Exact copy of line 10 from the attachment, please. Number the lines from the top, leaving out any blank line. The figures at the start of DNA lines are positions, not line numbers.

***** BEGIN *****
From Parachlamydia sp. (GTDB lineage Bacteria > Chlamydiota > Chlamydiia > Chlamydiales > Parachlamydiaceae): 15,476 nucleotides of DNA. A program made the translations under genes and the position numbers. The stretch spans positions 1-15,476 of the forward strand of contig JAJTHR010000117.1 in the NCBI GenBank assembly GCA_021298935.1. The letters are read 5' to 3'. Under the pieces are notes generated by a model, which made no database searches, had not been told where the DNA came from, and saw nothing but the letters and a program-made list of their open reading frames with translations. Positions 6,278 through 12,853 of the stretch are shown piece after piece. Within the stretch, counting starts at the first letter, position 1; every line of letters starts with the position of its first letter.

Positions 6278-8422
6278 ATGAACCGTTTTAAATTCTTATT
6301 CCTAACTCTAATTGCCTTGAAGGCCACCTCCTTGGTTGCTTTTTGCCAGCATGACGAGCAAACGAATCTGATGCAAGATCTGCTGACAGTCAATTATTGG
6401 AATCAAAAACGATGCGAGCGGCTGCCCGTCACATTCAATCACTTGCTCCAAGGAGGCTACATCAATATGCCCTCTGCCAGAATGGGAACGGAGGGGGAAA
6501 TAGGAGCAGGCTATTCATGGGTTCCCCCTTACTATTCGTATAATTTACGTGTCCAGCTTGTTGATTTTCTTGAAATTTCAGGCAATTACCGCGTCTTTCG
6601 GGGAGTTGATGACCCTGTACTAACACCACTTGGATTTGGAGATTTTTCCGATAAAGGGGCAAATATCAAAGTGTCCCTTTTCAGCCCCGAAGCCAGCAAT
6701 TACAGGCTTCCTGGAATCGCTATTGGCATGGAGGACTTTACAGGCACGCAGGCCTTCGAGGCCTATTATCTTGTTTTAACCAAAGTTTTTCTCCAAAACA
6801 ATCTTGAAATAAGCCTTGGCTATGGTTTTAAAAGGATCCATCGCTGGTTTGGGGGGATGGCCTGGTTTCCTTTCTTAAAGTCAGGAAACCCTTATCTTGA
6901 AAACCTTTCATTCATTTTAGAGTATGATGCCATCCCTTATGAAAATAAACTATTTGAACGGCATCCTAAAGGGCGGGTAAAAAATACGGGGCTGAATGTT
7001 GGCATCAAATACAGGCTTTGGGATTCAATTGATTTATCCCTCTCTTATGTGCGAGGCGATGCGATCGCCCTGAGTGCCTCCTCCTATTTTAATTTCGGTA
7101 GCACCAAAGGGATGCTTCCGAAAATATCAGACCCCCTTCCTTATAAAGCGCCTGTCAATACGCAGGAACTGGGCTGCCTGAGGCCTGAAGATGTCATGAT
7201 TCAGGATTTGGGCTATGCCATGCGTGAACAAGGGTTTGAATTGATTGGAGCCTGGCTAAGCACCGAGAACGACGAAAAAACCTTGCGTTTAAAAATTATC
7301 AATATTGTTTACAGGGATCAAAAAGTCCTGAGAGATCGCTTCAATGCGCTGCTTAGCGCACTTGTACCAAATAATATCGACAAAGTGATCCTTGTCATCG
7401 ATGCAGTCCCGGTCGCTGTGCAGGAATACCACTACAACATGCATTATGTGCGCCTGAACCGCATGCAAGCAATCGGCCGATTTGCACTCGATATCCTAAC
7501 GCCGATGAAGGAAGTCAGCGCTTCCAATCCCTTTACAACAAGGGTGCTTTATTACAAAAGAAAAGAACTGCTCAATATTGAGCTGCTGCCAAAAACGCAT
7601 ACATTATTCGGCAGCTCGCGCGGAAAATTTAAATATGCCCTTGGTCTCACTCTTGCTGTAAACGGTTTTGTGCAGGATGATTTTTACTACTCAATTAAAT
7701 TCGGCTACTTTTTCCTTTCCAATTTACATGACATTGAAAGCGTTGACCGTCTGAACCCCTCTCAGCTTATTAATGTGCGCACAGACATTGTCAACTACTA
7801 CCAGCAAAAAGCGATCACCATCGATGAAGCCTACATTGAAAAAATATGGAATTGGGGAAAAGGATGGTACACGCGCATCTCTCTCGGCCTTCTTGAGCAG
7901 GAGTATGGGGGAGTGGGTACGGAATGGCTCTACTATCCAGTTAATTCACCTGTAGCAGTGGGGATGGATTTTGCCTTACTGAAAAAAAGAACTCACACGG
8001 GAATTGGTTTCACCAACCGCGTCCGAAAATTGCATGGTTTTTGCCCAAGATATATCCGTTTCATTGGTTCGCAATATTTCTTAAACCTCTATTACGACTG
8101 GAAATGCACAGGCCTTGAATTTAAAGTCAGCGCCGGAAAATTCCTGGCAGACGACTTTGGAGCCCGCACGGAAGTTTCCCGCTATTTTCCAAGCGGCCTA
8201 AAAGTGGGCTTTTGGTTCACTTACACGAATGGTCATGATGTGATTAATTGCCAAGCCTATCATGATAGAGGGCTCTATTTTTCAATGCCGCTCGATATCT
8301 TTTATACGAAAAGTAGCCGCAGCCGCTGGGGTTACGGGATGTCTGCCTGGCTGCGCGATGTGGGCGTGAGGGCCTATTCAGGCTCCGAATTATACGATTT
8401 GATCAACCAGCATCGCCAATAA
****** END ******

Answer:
6901 AAACCTTTCATTCATTTTAGAGTATGATGCCATCCCTTATGAAAATAAACTATTTGAACGGCATCCTAAAGGGCGGGTAAAAAATACGGGGCTGAATGTT